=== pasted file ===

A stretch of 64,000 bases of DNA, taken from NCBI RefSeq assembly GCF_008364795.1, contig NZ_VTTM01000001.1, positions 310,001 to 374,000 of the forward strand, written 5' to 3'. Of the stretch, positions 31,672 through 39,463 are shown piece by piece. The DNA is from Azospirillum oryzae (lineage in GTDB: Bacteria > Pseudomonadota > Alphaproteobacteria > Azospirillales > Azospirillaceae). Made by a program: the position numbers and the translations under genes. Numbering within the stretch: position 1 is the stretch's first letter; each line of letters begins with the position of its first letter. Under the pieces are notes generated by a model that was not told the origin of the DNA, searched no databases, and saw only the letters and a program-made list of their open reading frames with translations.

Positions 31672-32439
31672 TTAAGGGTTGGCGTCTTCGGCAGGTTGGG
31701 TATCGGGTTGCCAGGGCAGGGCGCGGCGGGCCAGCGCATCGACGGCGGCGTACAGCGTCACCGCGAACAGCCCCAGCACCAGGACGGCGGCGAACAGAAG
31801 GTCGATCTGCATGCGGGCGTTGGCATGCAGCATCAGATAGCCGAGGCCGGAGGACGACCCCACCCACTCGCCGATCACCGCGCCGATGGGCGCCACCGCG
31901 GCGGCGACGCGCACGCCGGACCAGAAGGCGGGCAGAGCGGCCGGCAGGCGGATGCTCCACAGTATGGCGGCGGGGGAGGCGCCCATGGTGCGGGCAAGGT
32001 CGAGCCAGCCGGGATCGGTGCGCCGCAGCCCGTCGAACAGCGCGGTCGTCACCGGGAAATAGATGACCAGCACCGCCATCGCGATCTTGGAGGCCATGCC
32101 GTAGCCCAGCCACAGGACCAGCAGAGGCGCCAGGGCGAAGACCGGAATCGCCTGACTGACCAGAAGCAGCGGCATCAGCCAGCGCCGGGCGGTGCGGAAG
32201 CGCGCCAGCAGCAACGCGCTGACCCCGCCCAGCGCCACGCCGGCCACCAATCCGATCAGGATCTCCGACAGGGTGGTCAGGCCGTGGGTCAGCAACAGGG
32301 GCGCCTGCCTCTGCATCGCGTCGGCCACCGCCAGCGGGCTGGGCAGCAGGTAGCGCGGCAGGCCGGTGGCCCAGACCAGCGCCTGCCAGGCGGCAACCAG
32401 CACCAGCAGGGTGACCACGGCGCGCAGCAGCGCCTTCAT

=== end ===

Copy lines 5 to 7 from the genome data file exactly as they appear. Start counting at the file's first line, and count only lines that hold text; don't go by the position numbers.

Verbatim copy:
31801 GTCGATCTGCATGCGGGCGTTGGCATGCAGCATCAGATAGCCGAGGCCGGAGGACGACCCCACCCACTCGCCGATCACCGCGCCGATGGGCGCCACCGCG
31901 GCGGCGACGCGCACGCCGGACCAGAAGGCGGGCAGAGCGGCCGGCAGGCGGATGCTCCACAGTATGGCGGCGGGGGAGGCGCCCATGGTGCGGGCAAGGT
32001 CGAGCCAGCCGGGATCGGTGCGCCGCAGCCCGTCGAACAGCGCGGTCGTCACCGGGAAATAGATGACCAGCACCGCCATCGCGATCTTGGAGGCCATGCC